By James S. Cassel
While it is great that unemployment is trending toward full employment, it is not so great that finding new and qualified employees will become even more challenging. In markets like South Florida where access to talent is already limited, this will only make a difficult situation worse.
As the presidential candidates continue to talk about creating millions of new jobs, a glaring unanswered question remains: from where will the qualified talent come to fill these jobs?
The latest data from the U.S. Bureau of Labor Statistics show the U.S. unemployment rate at 4.9 percent in February, unchanged from the January rate and steadily remaining at its lowest level since April 2008. By definition, full employment is when unemployment is at 3 percent for persons 20 years of age and older and 4 percent for persons 16 years of age and older.
Creating new jobs with higher income opportunities will motivate people to move from one job to another, leaving vacant job positions in their wake and a void of skilled talent to fill them. As it is, under the current administration, companies are having a difficult time finding qualified talent for current vacancies. How do you find the right people to fill open positions?
While there is no purple pill, the key is to keep an open mind and embrace innovative tactics. Following is some general guidance based on our experience working with middle-market businesses through all types of economic and employment cycles:
1. Hire and train young people. One of the main concerns with hiring young folks is they will leave after you have trained them. To avoid this, provide the necessary growth opportunity along with compensation, benefits and work environment that will help motivate them to stay loyal and help you build your organization. Make them feel like part of the family. This may require moving beyond your comfort zone to accommodate employees’ preferences. Depending on your industry, this may include letting employees have flexible schedules, wear casual attire, or even throw darts or play video games in the office. Develop a pipeline and a bench.
2. Strategically recruit employees from competitors or other companies. Use various online sites (Indeed, CareerBuilder, LinkedIn, etc.) to post positions and search for candidates. Post them on your own website, too, as part of a robust “Careers” page that positions your company as an employer of choice interested in quality talent. Stay abreast of the latest and growing number of sites used for specific industries such as tech and healthcare. You might also consider traditional employment or search firms such as Steven Douglas Associates or CAREERXCHANGE, both of which are local and specialize in certain job types and levels.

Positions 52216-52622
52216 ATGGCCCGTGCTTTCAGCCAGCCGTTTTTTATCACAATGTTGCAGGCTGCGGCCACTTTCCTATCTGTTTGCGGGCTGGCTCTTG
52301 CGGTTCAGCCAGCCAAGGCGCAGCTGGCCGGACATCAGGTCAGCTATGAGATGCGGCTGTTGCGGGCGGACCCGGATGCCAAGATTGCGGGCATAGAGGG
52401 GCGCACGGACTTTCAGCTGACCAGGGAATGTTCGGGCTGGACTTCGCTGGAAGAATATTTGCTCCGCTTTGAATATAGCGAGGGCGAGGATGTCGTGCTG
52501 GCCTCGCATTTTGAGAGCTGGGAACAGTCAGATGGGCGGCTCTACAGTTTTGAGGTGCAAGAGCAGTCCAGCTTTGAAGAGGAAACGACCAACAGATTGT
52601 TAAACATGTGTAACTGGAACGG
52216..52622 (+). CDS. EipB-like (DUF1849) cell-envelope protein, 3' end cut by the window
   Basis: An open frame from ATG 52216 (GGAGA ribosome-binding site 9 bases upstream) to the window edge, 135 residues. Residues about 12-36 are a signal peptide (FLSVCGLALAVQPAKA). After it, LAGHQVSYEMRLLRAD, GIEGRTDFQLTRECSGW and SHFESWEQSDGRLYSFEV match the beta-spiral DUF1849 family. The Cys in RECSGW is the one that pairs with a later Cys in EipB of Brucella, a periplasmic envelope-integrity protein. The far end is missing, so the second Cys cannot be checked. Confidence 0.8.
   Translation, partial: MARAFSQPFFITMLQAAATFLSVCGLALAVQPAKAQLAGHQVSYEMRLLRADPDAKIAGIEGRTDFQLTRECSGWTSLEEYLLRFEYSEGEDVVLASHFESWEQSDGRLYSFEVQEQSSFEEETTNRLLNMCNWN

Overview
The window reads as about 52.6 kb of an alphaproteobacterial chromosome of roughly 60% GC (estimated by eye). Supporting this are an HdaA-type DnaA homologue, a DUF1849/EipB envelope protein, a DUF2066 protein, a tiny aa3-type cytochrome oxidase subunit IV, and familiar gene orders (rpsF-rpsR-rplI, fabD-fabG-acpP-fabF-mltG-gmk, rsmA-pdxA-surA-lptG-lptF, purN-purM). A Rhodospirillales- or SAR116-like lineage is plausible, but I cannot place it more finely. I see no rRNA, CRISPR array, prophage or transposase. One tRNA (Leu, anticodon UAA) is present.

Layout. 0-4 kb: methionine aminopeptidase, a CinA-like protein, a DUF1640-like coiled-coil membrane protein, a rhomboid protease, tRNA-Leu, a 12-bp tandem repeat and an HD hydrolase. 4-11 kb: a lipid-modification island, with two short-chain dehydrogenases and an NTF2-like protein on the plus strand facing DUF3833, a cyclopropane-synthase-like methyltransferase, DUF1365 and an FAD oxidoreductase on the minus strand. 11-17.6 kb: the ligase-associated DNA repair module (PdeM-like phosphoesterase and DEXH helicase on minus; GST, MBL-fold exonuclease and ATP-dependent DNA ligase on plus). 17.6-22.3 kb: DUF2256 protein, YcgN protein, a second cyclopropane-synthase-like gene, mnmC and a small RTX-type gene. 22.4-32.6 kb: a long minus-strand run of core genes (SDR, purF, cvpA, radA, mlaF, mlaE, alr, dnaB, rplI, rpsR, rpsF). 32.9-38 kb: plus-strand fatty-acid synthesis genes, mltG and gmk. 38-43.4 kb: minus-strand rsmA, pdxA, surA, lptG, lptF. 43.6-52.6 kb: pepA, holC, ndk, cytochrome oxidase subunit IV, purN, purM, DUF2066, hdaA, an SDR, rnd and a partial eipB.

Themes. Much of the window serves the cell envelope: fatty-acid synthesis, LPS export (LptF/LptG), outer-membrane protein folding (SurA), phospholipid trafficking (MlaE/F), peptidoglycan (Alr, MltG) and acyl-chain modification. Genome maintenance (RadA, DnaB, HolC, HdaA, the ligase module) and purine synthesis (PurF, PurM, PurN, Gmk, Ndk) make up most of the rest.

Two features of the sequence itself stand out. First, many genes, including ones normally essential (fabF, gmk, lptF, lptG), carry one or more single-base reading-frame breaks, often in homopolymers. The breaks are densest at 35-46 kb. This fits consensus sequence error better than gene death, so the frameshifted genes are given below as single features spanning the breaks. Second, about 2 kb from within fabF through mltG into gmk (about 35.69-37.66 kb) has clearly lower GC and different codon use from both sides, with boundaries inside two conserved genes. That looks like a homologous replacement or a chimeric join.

3. Lure back people who have left the workforce. Consider people who are underemployed, working part-time, and who would prefer to work full-time. Also, consider folks older than 50 who have strong experience and may have many years of work left in them.
4. Offer flexible solutions to attract people and enable them to work for you. For example, there are companies dedicated to finding part-time or home- based employment for stay-at-home caregivers with excellent educational backgrounds and experience who could be strong assets to organizations.
5. Rely on referrals. Reach out to your base of employees and offer a bounty for those who refer new hires. Consult with key clients and industry partners, as well.
6. Use marketing and social media to promote your company as a good place to work. Pursue “best place to work” awards. This visibility is very positive and a great way to attract potential hires and retain great talent.
7. Consider nontraditional arrangements like job-splitting, which can be successful if done right. Here is how it works: Two people get together and split a job, and rather than getting 50 plus 50, you may get 60 plus 60 because both people end up having to overlap to communicate.
Whatever steps you decide to take, it will be important to implement a solid plan so that you can operate from an offensive rather than a defensive position. Consult experts who can help you identify the right strategies and tactics to meet your unique needs. It is sad to have your company’s growth limited by a lack of available talent. Developing the right plan now can help ensure that you take the right steps and position your business for maximum success.
James Cassel is co-founder and chairman of Cassel Salpeter & Co., LLC, an investment-banking firm with headquarters in Miami that works with middle-market companies. He may be reached via email at firstname.lastname@example.org or via LinkedIn at https://www.linkedin.com/in/jamesscassel. His website is:www.casselsalpeter.com.